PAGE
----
• "Herding Vegetable Sheep" in Clarkesworld Magazine #30 (March 2009)
  • "Citizen Komarova Finds Love," in Exotic Gothic 3 (2009, Ash-Tree Press)
  • "Helena" in Exotic Gothic 4 (2012, PS Publishing)

Poetry[edit]

  • "The Sandman's Sestina" in Dream the Dark Majestic (August 2005, Ragemachine)
  • "The Inquisitor's Villanelle" in Goblin Fruit #1 (April 2006)
  • "Mermaid" in Goblin Fruit (Spring 2007)

Nonfiction[edit]

  • "Making Neologisms Work in Speculative Literature" in Reflection's Edge (February 2005)

Editing work[edit]

-She was an intern non-fiction editor for the Clarkeswood magazine, in the fall of 2008[5]

-She was also an editor for the Award winning An Anthology of Urban Fantasy

-Paper Cities [15]

-Circus Fantasy: Fantasy Under the Big Top.[15][16] Mutilated warrior women, dead boys, mechanical dogs, and escape artists are just some of the wonders and horrors explored in this bizarre assembly of works from voices new and old.[16]

Introducing stories of circuses traditional and bizarre, futuristic and steeped in tradition, joyful and heart-breaking! And among the actors you will find old friends, be they sad clowns or free-spirited gymnasts, as well as new ones - mammoths, mechanical piano men, and things best not described at all.

Reception[edit]

Ekaterina Sedia has six published novels based in a fantasy, urban fantasy, or “steampunk” aesthetic. Her best-known work is “The Alchemy of Stone”, which was on the 2008 James Tiptree, Jr. Award Honor List. The scenes in this book reminded readers of the September 11th attacks[citation needed]. The book was praised for its imagery and great sense of emotion[citation needed].

Awards[edit]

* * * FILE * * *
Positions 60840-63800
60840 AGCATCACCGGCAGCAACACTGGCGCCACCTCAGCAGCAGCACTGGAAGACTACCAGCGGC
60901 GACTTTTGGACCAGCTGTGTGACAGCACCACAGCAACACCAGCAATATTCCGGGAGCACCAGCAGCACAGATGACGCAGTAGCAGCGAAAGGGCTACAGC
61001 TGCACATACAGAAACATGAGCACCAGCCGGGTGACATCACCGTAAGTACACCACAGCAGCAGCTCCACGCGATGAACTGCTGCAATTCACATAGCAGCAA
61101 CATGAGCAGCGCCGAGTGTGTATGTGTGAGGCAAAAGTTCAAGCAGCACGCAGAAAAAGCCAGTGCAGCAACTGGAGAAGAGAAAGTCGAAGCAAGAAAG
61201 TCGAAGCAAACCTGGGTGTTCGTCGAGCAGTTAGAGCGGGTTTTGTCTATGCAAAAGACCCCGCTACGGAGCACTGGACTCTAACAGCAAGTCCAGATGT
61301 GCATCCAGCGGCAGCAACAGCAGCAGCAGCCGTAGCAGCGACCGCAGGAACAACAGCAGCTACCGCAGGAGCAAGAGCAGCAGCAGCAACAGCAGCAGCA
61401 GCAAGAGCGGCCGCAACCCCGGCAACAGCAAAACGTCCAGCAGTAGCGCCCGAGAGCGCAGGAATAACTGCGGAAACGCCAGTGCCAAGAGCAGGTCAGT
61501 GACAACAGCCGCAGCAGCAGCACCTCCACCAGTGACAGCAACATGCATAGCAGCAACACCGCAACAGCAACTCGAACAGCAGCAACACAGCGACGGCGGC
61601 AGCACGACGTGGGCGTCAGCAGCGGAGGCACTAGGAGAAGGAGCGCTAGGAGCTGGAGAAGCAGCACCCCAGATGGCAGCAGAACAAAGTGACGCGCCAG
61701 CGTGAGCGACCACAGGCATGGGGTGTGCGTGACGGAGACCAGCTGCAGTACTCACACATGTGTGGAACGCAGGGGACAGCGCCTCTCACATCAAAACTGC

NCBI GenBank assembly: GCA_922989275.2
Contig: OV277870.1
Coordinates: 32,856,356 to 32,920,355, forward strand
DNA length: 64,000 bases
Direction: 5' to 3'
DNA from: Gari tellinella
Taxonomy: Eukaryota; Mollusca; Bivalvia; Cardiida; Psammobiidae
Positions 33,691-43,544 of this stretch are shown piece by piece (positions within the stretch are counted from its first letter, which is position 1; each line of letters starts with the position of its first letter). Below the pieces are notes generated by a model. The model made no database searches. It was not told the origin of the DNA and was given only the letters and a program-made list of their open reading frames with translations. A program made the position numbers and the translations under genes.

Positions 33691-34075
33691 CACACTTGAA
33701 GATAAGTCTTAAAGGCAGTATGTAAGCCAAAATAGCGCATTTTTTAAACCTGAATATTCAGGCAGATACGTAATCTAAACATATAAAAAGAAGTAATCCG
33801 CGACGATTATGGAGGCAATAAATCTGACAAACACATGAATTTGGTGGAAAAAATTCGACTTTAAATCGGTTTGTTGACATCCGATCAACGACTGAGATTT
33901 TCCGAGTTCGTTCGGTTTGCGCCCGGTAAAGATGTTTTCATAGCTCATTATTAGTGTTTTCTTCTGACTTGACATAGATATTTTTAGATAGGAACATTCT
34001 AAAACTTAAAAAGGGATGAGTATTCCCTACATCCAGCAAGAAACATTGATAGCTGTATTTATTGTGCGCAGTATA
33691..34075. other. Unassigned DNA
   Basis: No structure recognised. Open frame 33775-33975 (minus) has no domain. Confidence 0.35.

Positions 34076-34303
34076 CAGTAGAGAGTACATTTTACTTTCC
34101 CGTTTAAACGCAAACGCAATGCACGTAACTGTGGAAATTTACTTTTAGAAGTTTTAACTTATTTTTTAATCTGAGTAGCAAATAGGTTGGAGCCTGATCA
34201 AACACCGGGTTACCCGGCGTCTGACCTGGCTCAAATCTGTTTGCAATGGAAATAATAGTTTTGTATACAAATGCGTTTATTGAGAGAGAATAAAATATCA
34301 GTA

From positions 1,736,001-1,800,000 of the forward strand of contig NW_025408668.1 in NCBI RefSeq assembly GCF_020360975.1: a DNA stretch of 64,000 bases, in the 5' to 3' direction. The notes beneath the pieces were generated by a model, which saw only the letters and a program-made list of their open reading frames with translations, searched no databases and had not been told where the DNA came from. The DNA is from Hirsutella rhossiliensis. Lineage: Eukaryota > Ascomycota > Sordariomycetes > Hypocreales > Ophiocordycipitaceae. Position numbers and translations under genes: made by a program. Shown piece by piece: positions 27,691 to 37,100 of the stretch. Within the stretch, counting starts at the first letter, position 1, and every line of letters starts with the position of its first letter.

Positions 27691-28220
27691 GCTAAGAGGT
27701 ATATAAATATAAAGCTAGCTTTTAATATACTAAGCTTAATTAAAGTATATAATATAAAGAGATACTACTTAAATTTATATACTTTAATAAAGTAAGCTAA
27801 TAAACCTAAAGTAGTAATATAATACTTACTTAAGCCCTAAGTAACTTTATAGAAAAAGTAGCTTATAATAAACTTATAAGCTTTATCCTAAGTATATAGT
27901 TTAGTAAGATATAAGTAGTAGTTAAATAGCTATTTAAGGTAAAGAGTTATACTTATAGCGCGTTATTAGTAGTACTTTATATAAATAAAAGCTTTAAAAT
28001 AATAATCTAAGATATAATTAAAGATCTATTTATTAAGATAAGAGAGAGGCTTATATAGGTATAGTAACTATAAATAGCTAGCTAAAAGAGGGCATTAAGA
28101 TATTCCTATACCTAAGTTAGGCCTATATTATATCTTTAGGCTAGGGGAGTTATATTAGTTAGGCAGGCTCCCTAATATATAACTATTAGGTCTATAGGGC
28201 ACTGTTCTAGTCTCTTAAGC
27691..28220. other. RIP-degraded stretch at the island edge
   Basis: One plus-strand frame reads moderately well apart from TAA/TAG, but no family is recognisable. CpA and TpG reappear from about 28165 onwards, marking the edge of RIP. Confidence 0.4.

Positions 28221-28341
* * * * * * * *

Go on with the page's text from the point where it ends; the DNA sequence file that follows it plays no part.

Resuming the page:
Academic career[edit]

She is the associate professor of biology at Richard Stockton College of New Jersey, in Galloway, New Jersey.

Academic Publications[edit]

Sedia has specialized in the different characteristics of the New Jersey Pinelands and how the population of lichens, mosses, and grasses affect the forests and the succession of the forest. She coauthored an influential papers on the differential effects of lichens, mosses, and grasses on respiration and nitrogen mineralization,[17] how it promotes an alternate plant community,[18] and decomposition of litter in the New Jersey Pinelands.[19]

Personal life[edit]

Ekaterina Sedia was born and raised in Moscow, Russia. Her family and friends still reside there while her, her husband and two cats live in New Jersey.[20] Sedia teaches botany and plant ecology at the Richard Stockton College of New Jersey.[7] Sedia has written many novels, short stories and occasionally edits anthologies.[20] Additionally, Sedia enjoys social networking accounts such as Twitter, Facebook and Blogger. She enjoys catching up on these accounts while relaxing at coffee shops however, she does not write there because they are too distracting.[20] Besides writing, Sedia also has an interest in gardening, cooking, and feminism.[20] Sedia is also very interested in fashion. In her blog she writes about different fashion styles and also her particular style. She states that her style is Indie with some mainstream pieces mixed in.[7]